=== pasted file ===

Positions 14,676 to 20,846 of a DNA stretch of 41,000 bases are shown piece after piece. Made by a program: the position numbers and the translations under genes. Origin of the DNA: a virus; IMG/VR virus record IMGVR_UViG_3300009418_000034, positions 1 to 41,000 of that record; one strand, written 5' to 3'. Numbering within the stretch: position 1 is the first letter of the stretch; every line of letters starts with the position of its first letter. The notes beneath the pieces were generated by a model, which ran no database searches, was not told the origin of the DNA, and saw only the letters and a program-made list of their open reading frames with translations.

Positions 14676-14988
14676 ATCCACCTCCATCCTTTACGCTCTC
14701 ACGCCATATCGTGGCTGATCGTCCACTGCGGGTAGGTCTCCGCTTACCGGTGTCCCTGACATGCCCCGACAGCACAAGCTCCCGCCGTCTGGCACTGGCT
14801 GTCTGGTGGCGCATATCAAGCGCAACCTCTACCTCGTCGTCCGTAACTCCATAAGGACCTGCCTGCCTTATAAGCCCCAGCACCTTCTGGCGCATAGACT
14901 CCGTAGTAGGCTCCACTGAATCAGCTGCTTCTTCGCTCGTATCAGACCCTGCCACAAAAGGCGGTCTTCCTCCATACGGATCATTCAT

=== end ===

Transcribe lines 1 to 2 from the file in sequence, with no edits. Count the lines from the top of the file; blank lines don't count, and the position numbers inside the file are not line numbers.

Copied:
Positions 14,676 to 20,846 of a DNA stretch of 41,000 bases are shown piece after piece. Made by a program: the position numbers and the translations under genes. Origin of the DNA: a virus; IMG/VR virus record IMGVR_UViG_3300009418_000034, positions 1 to 41,000 of that record; one strand, written 5' to 3'. Numbering within the stretch: position 1 is the first letter of the stretch; every line of letters starts with the position of its first letter. The notes beneath the pieces were generated by a model, which ran no database searches, was not told the origin of the DNA, and saw only the letters and a program-made list of their open reading frames with translations.

Positions 14676-14988